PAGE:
Tonga gets 12 new MPs
Tonga has 12 new MPs among the 26 elected representatives in the Legislative Assembly.
There will be 12 new MPs among the 26 members elected to Tonga's Legislative Assembly after Thursday's vote for both the nobles and people's representatives.
It was just Tonga's second election under reforms designed to give the people more say in their parliament.
Don Wiseman has more:
In Tonga the people vote for 17 of the 26 elected representatives with the government having the option of appointing up to four more MPs. Eight of the nine nobles from the previous parliament have been returned with one of the two Ha'apai seats going to Lord Tuiha'agana in place of Lord Fakafanua. The People's Representative newcomers include the outspoken auditor general Pohiva Tu'ionetoa, and Siaosi Sovaleni, who was the chief executive of Tonga's Ministry of Public Enterprises. Sixteen of the 105 candidates were women, a record number for Tonga, but none were elected. An advocate for women in Tonga says it is vital that there is some mechanism to ensure representation by women in decision making. Years of campaigns to try and increase the involvement of women in leadership have failed. Ma'a Fafine Moe Famili's Betty Blake says temporary special measures are needed.
BETTY BLAKE: It will take another century, to me right now, of women lobbying and advocating for women's participation in decision making, especially in parliament. I would very much like to see that there is some mechanism in place to help women, to make way for women to go into parliament or decision making.
Four incumbents who had served as cabinet ministers during the previous parliament were dumped, Sunia Fili, Sangster Saulala, Isileli Pulu and Viliami Latu. Mr Pulu, who in 2010 was a key member in the Democratic Party, blames his loss on his decision to leave the Democratic Party's candidate list. He stepped down in protest at how the list was chosen, and openly disagreed with party leader Akilisi Pohiva.
Mr Pulu was beaten comprehensively by journalist, Mateni Tapueluelu, who was the party's endorsed candidate in the Tongatapu 4 constituency. Mr Pulu, a 14-year parliamentarian, says he has some regrets.
ISILELI PULU: To some extent yes, I feel. But I've totally forgot it now because I'm already out. This should give Akilisi a chance and the rest of the team to prove to the government and also the people of Tonga they are capable.
Mr Pulu says he will still support the democratic movement. The most recent MP to fill the finance minister's role, former senior public servant, Aisake Eke in Tongatapu No 5, got back in with the highest number of votes cast in any electorate. Akilisi Pohiva, who was first elected in 1987, won easily in Tongatapu No 1, for what he says will be his last term in parliament. But his Democratic Party did not fare as well as it had expected. They wanted a majority of the seats to ensure a popularly elected government in Tonga for the first time. Publisher Kalafi Moala, who has been working with the party, says they were battling two factors.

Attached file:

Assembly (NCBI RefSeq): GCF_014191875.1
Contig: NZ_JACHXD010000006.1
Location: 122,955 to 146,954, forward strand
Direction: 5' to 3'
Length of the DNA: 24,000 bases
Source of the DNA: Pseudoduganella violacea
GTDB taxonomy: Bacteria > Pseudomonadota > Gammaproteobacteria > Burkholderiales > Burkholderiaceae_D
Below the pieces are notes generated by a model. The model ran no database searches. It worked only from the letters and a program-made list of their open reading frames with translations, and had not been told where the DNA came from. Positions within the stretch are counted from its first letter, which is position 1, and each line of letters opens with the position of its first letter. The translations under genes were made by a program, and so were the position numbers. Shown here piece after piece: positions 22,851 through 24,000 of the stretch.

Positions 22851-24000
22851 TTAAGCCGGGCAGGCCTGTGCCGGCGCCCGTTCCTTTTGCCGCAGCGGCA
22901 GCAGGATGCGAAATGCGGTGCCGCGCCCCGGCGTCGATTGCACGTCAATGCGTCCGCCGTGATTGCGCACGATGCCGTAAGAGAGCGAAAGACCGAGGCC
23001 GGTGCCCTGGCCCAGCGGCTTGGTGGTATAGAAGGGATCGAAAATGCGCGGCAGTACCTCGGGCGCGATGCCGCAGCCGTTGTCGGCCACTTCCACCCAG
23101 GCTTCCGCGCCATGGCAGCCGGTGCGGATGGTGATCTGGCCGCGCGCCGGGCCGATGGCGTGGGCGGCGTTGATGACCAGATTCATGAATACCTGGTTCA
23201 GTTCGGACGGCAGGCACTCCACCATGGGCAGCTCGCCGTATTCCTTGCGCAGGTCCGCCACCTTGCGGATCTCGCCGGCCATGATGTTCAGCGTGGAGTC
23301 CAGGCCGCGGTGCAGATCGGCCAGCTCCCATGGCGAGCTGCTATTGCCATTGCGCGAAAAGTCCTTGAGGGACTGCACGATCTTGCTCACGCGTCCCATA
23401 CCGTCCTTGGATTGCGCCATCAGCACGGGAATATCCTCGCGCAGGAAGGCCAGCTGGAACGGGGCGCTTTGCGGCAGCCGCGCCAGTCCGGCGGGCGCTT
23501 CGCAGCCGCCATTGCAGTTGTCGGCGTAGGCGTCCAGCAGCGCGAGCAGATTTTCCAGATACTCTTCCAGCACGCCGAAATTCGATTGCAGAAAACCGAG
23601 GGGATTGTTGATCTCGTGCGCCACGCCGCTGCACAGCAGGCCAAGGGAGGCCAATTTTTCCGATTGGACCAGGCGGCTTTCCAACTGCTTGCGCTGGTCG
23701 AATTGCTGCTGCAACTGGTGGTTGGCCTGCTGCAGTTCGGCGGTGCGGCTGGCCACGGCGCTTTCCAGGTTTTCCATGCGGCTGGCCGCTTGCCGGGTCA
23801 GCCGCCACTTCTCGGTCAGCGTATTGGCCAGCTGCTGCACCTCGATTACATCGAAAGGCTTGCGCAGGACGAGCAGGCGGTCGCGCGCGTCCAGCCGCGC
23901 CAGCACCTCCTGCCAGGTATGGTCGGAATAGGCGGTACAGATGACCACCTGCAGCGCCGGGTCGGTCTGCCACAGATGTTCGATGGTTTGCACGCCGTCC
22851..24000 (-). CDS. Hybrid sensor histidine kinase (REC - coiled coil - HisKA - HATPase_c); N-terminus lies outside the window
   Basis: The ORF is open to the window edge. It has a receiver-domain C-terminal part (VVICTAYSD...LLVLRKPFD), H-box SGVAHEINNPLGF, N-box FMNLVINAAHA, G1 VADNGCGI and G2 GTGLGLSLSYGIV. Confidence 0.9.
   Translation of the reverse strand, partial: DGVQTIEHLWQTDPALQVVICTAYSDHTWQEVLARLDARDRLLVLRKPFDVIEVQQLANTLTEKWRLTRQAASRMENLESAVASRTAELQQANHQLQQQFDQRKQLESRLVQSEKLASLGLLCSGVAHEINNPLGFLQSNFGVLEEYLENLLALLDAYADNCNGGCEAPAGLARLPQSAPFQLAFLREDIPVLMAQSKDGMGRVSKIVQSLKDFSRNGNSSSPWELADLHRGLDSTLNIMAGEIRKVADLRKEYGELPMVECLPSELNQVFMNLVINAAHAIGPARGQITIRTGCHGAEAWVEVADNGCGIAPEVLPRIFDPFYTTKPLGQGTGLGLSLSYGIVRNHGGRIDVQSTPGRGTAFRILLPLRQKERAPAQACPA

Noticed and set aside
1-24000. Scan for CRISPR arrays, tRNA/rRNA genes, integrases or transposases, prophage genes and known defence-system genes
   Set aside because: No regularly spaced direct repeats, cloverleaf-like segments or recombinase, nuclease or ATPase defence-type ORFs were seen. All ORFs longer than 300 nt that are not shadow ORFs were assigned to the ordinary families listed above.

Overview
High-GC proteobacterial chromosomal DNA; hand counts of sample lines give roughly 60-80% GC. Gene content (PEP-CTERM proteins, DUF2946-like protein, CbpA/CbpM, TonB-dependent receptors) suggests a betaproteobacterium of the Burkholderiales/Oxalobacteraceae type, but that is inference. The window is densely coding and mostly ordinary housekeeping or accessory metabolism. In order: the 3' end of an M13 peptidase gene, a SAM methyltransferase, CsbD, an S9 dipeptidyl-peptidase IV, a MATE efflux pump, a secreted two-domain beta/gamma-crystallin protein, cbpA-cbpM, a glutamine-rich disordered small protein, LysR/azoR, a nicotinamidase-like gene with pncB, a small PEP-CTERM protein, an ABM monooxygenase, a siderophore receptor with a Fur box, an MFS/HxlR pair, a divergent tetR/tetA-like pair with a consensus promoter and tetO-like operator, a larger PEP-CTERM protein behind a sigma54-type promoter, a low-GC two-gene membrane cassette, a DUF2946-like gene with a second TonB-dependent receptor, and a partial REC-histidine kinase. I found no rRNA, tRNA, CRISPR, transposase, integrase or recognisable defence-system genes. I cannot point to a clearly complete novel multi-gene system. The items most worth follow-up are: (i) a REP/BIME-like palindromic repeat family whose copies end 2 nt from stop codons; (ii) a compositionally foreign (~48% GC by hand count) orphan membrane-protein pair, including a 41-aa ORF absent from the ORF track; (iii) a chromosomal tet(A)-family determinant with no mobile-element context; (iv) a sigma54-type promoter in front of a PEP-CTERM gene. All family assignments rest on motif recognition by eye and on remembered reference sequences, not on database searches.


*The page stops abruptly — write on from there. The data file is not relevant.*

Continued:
KALAFI MOALA: There were perceptions that the party had split and there were a number of those that were members of the party who had run basically against the party.
Kalafi Moala says the Democrats are already negotiating to form a coalition with the likes of Siaosi Sovaleni. But he agrees that the unity amongst the nine nobles may mean they can attract enough support from independent MPs to form a government as they did in 2010.
KALAFI MOALA: It is something that we hope against hope that that will not happen because it will be just a repeat of same thing that we have experienced over the last four years. This is why there was a push for change, obviously there are a lot of people that feel the status quo and the way things have been happening - they would rather stick with that. But we are going to have to leave it for the next week or so to see what kind of horse trading is going to be happening after all the official countdown has taken place and I think at the end of another week, we will really see who is going to be holding the power here for the next four years.
Betty Blake says she has a good feeling about the new parliament and the intake of 12 new, well educated MPs.
BETTY BLAKE: I have a good feeling parliament will be more improved and more developing and they would do a lot more for our people. Although there are 12 new candidates but I believe most of the 12 new candidates, they have the quality, they have the qualification and I believe something good will come out of it. And I'm hoping that this one will have the people's government to run by the commoners because the last government was run more or less by the nobles so I hope this time the people will take over and run the government.
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